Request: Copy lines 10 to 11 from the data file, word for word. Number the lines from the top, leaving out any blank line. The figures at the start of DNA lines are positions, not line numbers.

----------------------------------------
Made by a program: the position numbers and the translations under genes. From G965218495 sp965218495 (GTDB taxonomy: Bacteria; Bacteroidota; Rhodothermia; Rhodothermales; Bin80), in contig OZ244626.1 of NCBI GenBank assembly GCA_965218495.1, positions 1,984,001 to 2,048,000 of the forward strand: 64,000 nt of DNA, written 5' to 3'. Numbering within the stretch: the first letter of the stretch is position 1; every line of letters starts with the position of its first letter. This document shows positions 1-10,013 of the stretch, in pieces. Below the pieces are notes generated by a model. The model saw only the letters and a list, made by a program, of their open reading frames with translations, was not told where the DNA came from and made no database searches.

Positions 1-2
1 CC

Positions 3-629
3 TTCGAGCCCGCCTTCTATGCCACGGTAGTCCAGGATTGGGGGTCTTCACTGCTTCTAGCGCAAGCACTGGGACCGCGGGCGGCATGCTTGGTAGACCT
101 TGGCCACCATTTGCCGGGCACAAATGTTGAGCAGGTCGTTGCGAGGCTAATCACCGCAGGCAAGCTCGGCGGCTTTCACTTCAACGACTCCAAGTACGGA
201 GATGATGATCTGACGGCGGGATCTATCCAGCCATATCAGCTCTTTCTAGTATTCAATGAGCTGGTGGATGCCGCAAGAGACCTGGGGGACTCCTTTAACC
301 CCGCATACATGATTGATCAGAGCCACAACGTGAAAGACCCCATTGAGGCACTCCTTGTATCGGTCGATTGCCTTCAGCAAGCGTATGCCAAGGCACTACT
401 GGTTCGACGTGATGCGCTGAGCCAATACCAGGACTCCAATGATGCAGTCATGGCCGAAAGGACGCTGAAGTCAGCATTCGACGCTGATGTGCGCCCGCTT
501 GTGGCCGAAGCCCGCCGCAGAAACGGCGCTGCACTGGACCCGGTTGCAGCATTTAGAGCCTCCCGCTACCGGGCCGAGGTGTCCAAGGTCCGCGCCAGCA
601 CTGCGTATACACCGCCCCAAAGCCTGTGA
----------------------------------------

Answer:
501 GTGGCCGAAGCCCGCCGCAGAAACGGCGCTGCACTGGACCCGGTTGCAGCATTTAGAGCCTCCCGCTACCGGGCCGAGGTGTCCAAGGTCCGCGCCAGCA
601 CTGCGTATACACCGCCCCAAAGCCTGTGA